If I can get through the next 3 or 4 months relatively uneventfully, keeping the cash rolling in, maybe I'll be in a position to sit in the sunshine and actually relax and enjoy myself. At the moment, I don't feel like I deserve to enjoy the summer... there's still so much work to do; there's still so much stress ahead, and uncertainty.

 

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My Food Diary for the Last Week

8 min read

This is a story about a calorie controlled diet...

Octopus

If there's one thing I like to do other than drink alcohol, it's to eat unhealthy food. In fact, I find the combination of both to be most agreeable.

Here's what I've eaten (and some of what I've drunk) in the last week:

Sunday

  1. Tin of Heinz beans & sausages

Monday

  1. Vegetable samosa
  2. Chicken, bacon & mayonaise pre-prepared sandwich
  3. Large bag of Skips crisps
  4. Large bag of beef flavour crisps
  5. 3 cheese strings
  6. 1 bottle of white wine
  7. 1 bottle of red wine
  8. Peanut butter eaten straight from the tub

Tuesday

  1. Nothing

Wednesday

  1. Nothing

Thursday

  1. 4x slices of toast with marmite on

Friday

  1. 3x chicken drumsticks
  2. 2x smoked mackerel fillets
  3. 4x cheese strings
  4. Tiny amount of Ben & Jerry's Karamel Sutra ice cream
  5. 1 bottle of red wine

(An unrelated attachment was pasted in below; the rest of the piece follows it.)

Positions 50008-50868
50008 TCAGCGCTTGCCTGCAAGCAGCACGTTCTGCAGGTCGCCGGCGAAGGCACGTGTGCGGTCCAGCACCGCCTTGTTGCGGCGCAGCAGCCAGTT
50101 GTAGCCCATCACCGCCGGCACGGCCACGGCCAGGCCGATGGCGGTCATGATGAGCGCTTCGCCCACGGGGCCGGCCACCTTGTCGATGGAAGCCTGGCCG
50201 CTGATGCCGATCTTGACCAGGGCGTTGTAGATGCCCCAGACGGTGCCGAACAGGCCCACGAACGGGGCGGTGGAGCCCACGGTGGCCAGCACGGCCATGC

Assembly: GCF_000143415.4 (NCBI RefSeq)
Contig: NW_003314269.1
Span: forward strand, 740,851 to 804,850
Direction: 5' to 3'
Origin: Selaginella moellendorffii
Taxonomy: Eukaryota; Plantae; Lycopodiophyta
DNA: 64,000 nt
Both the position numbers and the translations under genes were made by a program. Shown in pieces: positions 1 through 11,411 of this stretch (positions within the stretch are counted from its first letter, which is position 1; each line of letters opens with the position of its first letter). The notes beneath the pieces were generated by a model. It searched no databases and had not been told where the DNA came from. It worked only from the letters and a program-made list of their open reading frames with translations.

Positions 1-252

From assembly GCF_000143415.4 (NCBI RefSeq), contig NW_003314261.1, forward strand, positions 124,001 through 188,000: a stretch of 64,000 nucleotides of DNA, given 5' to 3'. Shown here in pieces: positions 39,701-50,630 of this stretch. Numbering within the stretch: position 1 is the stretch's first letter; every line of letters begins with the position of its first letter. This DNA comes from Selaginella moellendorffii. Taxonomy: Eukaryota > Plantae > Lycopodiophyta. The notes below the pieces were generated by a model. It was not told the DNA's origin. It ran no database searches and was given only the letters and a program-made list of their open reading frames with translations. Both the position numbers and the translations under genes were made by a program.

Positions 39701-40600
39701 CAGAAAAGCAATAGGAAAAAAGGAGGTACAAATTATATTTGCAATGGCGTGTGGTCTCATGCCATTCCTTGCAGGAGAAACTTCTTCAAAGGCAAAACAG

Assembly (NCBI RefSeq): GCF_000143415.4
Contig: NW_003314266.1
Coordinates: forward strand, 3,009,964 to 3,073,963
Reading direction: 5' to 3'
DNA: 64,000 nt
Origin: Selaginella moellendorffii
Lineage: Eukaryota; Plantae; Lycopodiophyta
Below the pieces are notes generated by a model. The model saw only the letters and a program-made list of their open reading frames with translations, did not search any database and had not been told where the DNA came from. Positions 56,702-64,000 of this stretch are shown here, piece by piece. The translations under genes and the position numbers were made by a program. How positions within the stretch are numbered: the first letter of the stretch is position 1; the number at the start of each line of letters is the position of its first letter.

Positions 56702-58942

6. 1 bottle of white wine

Saturday

  1. Nothing

In terms of drinking that I omitted, because it's been a bit more chaotic/unpredictable, and it's also fairly boring information, I have drunk a lot of apple & black-current, orange and lime flavour squash. It's 24 degrees celcius in my apartment and staying cool is a problem. I pre-mix the squash, speed chill it in the freezer and then transfer it to the fridge. In theory, there's always a cold drink I can grab, provided I'm not cornered in some part of my apartment.

Monday is representative of what I ate and drank most days while I was working full-time, although I'd try to keep to one bottle of wine only.

Friday I managed to stock my cupboards from a proper big supermarket on Friday. Not well communicated by this food diary, is the fact that my cupboards and fridge are now brimming with easy-to-make meals, which are far healthier than big bags of crisps, samosas, more crisps and other crap you can buy from a corner shop, along with 2 bottles of wine for just over a tenner.

I have a cornucopia of delicious foods to choose from right now, yet my life is still chaotic.

The vicious cycle goes like this: I start to feel stressed and anxious, which triggers an alcohol craving. I then buy 2 bottles of wine, 'planning' on only drinking one. I drink both bottles and wake up feeling awful, of course. The hangover triggers a stimulant craving, which can be temporarily alleviated with Red Bull, but that then causes me to feel anxious and jittery and crave alcohol. Allegedly, somebody identical to me but not me, tried taking Concerta (an ADHD medication) for a couple of weeks: it's often sold as Concerta, but that's because the previous brand - Ritalin - has negative connotations in patient's minds, like Prozac (tell the patient it's fluoxetine and they'll be much more likely to take it).

I think my health would benefit from:

  • Not drinking 1 or 2 bottles of wine every day
  • Not binging on unhealthy snacks while getting drunk